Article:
If John Carpenter were to direct an episode of Are You Afraid of the Dark?, it would probably look a lot like It Follows. David Robert Mitchell's evocative throwback has all the aesthetic trappings of an old-school chiller and the vague mythology of something Nickelodeon might have aired on a Saturday night back in the 90s. That might sound like an odd blend, but the result is the best horror movie in years.
The premise is brilliant in its simplicity: A girl named Jay sleeps with the guy she's been seeing for a while. After doing the deed, he knocks her out with chloroform. She wakes up tied to a wheelchair in an abandoned parking garage to a foreboding warning: "This thing, it's gonna follow you. Somebody gave it to me, and I passed it to you."
This sexually transmitted monster changes form every time it appears. On one occasion, it could be a total stranger you wouldn't notice in a crowd. The next time, it could take the shape of your dearest friend or even a parent. No one knows what it truly looks like. And though it lurches at the glacial pace of a zombie, it always catches up to you.
It gets worse. If and when this being kills its prey, it simply goes back to chasing the last one. In order to truly rid yourself of this thing, you have to put as many degrees of sexual separation between you and it as possible—sleeping with someone new does no good if they're unaware of the danger and end up getting killed a day later. This leads to a lot of impromptu sex ed, though Mitchell stops short of turning the film into a finger-wagging PSA.
It Follows has an urban-legend vibe to it, and as such we're meant to feel the mythos in our bones rather than fully understand it. Mitchell, who wrote and directed it, is highly attuned to what we'll call "cinematic kid" logic: the way parents seem to be absent whenever shit goes down and intrepid teens take it upon themselves to band together and turn problems like a supernatural entity into just another adventure. Jay is shouldering a life-threatening burden, but at no point is she ever really alone with it—her sister, her sister's friend, and the boy who's always had a crush on Jay are right there with her, as is the cool neighbor from across the street with a car.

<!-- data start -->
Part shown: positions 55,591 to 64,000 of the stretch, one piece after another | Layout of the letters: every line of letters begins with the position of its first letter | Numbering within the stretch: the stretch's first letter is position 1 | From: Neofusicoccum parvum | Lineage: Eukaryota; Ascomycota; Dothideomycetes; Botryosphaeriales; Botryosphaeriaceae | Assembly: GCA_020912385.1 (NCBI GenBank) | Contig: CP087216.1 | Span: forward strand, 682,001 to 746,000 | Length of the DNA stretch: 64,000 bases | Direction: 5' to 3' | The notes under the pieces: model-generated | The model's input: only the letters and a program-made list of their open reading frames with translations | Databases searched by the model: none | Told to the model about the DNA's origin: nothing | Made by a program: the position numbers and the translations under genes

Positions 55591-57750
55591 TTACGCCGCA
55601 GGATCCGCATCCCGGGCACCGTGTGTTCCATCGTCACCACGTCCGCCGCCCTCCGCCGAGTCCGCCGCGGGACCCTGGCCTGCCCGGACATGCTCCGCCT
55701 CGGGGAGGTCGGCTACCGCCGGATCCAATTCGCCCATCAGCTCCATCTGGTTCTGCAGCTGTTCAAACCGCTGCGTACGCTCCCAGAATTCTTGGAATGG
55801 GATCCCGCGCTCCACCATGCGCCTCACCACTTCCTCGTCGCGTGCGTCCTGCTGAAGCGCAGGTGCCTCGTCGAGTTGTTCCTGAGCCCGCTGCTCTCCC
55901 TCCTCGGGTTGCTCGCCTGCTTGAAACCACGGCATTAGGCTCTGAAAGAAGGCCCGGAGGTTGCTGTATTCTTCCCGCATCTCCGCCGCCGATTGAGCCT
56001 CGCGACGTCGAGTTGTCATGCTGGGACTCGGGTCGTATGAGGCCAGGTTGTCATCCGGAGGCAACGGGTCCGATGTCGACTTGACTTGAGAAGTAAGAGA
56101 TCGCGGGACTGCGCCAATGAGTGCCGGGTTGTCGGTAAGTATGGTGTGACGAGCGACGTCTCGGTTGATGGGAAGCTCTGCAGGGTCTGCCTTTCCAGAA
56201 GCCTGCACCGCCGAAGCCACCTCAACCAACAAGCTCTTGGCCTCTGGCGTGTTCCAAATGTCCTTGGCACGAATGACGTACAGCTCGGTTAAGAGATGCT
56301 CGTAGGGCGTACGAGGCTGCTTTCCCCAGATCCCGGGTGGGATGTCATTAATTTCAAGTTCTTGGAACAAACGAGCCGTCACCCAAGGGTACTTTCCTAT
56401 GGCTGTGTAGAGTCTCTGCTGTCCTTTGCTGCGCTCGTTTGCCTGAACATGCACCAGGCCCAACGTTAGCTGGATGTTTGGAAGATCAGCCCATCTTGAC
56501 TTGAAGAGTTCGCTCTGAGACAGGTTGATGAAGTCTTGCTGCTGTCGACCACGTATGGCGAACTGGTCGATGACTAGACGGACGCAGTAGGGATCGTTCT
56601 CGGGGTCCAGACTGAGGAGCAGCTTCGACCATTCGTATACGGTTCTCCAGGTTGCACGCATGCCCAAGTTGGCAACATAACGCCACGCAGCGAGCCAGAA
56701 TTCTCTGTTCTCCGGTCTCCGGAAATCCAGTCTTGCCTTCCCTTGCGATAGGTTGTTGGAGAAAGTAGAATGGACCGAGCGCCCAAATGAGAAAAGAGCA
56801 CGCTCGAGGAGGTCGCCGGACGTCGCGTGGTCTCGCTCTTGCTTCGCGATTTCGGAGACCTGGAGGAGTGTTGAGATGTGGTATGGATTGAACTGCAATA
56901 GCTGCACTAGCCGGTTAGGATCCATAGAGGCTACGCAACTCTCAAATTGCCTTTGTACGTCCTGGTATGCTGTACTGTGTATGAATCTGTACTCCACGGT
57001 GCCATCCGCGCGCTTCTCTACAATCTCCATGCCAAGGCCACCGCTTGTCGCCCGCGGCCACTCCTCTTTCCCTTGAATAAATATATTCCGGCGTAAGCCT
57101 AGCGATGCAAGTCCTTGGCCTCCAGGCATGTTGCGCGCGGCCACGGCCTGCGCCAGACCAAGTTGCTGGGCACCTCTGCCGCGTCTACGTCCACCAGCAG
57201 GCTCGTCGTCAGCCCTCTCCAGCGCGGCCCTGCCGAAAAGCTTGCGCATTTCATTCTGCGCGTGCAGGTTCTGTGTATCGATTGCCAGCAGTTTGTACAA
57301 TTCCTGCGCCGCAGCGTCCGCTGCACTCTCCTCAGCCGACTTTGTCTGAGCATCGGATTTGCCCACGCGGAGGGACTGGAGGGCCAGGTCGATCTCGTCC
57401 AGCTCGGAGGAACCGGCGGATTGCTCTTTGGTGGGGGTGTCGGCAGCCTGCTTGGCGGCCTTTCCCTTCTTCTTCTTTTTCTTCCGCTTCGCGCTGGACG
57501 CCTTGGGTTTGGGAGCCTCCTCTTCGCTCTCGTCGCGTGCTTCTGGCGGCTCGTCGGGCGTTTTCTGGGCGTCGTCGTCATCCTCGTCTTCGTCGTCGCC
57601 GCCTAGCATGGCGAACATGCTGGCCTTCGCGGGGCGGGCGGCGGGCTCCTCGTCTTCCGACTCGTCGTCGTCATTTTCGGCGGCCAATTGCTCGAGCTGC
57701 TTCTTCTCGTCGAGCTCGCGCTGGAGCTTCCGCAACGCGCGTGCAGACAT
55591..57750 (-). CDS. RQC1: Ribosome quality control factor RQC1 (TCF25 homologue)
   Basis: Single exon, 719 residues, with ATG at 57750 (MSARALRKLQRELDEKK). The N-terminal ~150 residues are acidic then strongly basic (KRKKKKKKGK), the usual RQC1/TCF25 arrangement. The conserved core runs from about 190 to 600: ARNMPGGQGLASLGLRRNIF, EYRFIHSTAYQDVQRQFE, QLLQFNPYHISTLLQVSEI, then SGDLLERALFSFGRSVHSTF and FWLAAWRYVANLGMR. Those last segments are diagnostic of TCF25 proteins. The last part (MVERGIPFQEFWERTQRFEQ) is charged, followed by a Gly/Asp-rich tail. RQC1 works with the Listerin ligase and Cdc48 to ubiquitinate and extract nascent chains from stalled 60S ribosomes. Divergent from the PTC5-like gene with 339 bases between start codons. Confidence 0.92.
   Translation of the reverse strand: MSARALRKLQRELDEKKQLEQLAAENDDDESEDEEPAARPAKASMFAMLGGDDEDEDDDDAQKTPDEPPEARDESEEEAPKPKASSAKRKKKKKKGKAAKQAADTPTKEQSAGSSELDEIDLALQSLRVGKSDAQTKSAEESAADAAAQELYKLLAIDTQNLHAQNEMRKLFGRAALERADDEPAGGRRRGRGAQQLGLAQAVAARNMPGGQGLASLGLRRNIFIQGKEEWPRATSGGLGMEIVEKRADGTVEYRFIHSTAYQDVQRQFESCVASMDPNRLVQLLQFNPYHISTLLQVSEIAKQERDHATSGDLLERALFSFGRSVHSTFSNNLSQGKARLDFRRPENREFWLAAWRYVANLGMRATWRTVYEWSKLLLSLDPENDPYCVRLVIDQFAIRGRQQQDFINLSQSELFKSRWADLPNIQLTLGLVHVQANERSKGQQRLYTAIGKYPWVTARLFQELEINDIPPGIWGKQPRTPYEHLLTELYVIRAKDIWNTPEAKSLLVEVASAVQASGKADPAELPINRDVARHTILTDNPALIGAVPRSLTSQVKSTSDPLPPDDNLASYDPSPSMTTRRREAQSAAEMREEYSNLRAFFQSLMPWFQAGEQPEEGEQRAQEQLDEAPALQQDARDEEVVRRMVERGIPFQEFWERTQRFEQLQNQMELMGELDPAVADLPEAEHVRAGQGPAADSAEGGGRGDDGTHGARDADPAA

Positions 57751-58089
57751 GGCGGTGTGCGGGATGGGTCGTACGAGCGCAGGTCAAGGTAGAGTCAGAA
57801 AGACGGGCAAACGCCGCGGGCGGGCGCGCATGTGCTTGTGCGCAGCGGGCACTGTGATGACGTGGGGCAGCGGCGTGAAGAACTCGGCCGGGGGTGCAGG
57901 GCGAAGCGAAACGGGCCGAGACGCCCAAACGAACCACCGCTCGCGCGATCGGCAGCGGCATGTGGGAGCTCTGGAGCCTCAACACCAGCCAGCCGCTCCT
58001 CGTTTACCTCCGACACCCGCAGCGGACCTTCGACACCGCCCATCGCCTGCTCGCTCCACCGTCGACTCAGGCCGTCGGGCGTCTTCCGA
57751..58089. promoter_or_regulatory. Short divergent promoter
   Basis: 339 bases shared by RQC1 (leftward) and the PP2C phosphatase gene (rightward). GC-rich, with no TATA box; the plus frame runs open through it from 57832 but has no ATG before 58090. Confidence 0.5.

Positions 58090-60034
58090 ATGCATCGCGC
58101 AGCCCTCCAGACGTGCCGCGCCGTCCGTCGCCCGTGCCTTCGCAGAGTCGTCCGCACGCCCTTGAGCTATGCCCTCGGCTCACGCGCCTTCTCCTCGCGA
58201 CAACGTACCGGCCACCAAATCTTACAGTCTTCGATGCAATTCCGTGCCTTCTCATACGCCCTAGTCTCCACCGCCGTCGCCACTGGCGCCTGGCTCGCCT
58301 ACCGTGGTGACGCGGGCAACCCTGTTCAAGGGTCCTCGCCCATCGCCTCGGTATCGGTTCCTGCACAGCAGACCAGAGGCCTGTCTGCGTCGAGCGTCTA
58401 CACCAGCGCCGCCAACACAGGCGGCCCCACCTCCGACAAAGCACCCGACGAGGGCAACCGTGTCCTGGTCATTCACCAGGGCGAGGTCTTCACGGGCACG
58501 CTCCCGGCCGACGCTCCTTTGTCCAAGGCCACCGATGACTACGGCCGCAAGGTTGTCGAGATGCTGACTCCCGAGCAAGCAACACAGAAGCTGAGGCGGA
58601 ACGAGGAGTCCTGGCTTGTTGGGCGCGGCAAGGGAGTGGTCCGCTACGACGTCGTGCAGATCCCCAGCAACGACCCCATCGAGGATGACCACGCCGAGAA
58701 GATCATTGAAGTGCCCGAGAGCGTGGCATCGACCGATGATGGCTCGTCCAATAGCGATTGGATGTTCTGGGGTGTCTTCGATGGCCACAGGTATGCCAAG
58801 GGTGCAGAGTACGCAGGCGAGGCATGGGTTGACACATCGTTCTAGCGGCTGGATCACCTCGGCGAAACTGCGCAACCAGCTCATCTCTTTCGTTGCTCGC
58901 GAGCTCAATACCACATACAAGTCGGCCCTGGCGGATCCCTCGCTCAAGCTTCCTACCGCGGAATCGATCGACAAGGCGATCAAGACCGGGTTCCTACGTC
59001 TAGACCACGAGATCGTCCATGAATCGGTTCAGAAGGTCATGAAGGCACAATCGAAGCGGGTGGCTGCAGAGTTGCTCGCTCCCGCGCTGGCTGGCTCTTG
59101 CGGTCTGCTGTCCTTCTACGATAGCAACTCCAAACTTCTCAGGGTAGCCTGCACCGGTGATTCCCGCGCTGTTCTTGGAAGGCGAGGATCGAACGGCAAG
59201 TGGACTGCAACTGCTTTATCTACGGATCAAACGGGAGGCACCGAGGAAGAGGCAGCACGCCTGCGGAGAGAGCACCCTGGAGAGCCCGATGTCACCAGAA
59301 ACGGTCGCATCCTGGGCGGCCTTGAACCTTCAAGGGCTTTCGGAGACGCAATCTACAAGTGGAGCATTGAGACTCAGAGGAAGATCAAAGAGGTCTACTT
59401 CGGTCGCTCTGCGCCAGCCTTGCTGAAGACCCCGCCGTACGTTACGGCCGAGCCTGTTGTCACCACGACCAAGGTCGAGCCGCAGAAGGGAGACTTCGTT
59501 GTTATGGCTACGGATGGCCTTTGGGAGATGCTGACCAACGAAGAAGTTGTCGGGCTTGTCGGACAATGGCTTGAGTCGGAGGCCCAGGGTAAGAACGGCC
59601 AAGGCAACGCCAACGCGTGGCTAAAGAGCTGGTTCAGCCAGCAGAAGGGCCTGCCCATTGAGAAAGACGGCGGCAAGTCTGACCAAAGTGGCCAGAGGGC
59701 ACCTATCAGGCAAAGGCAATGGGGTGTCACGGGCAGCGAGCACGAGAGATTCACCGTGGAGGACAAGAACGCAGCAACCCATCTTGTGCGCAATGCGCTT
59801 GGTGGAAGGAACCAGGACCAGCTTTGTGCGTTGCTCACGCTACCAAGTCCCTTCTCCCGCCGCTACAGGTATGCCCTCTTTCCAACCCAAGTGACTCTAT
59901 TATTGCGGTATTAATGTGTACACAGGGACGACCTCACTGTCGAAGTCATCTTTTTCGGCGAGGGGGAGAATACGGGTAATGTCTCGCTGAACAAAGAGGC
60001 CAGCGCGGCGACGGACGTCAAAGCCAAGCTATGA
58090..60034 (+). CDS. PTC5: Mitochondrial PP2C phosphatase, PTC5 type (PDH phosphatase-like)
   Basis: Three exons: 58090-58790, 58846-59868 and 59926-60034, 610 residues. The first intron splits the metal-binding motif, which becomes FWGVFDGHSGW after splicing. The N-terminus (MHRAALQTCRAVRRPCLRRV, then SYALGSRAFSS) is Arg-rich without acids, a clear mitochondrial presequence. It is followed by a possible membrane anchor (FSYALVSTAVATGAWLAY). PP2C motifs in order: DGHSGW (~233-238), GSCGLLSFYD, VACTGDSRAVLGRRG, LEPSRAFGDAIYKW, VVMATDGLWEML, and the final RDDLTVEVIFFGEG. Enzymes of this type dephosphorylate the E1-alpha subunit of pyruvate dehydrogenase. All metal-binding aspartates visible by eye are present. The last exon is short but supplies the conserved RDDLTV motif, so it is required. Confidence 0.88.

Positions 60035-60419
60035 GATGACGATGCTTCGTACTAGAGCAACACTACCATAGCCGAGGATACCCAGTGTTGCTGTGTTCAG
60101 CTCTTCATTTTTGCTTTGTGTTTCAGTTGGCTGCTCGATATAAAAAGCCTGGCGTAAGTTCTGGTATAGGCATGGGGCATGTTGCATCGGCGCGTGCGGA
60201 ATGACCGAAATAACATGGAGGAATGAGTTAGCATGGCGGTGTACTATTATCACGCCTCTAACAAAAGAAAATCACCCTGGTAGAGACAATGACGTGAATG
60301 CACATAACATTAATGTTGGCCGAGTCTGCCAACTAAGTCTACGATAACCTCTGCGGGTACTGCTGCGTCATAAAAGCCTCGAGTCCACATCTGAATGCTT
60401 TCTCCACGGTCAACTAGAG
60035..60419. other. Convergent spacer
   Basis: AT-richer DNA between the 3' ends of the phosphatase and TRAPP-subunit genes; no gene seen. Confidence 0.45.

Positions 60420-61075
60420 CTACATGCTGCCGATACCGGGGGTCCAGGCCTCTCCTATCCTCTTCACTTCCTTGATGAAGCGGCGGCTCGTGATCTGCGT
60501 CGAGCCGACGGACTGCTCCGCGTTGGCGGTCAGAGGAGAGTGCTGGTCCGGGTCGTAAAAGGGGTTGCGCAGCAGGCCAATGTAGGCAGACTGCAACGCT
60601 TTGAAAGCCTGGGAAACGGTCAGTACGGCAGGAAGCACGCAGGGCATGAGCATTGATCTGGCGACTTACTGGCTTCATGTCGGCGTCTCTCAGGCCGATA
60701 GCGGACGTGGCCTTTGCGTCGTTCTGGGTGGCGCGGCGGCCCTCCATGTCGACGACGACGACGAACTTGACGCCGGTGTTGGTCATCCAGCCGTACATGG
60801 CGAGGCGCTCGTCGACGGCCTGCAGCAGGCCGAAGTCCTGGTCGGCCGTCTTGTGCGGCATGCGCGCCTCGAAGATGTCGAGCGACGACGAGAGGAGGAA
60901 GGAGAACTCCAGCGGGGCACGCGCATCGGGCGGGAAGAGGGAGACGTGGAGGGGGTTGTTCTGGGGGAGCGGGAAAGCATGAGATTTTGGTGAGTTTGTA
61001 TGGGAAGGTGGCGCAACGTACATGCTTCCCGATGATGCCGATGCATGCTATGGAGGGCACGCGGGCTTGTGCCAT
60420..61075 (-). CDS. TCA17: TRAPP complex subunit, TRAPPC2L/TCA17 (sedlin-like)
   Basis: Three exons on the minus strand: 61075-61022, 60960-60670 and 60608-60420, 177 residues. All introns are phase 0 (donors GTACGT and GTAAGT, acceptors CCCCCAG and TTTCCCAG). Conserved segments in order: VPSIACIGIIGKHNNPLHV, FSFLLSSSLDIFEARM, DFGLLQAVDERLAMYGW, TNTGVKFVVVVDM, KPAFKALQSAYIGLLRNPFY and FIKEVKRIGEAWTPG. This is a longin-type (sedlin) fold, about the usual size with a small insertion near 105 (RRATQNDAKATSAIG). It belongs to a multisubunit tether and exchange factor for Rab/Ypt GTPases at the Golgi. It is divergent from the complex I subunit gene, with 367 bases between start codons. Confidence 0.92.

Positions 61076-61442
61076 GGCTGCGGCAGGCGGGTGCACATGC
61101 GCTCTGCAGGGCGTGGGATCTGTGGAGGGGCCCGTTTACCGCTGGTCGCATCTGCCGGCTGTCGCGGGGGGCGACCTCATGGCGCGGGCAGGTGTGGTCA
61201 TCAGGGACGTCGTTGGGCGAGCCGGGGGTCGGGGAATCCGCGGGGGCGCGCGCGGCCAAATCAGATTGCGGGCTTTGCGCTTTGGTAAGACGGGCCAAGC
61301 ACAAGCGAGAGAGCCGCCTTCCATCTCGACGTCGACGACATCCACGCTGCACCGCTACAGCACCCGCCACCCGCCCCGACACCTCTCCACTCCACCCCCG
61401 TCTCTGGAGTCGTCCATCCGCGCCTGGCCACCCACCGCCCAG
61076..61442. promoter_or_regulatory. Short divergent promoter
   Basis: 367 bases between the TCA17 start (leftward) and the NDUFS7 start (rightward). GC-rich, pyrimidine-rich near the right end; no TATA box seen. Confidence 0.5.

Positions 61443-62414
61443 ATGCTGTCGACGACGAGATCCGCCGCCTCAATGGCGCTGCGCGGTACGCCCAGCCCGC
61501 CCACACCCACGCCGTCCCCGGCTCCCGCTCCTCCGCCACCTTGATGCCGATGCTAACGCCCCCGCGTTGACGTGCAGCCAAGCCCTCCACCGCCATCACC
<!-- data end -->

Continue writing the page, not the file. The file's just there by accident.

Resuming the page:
Maika Monroe, who impressed in the similarly Carpenter-inflected The Guest last year, fulfills the promise she showed in that film and then some. She's the millennial scream queen we've been waiting for; her expressive qualities are the perfect match for Mitchell's moody, atmospheric approach to terrifying his audience. As Jay, she reckons with something we all must eventually: the disheartening knowledge that most aspects of real life aren't what you were led to believe, doubly so if you're a sheltered youth from the suburbs. That's scary even without an unstoppable creature chasing you day and night.
Horror movies have been punishing sexually active teenagers for decades. Mitchell is careful to avoid this trope, never giving the sense that he's disciplining these characters—he's more like a sympathetic guidance counselor who genuinely wants his students to make it through their ordeal unscathed.
Throwback horror flicks are often obnoxious in their reference-heavy worship of their genre forebears, but Mitchell, who's already made a thoughtful teen movie with The Myth of the American Sleepover, uses his influences as a starting point rather than something to blindly aspire to. Which isn't to say he doesn't adore the films and conventions he's riffing on—the wall-to-wall synth score and the old movies constantly playing in the background are evidence enough that he does. In mellowing out those sensibilities and fusing them with those of gentler, more young adult-oriented fare, Mitchell has made a film that's as kind to its audience as it is to its characters.
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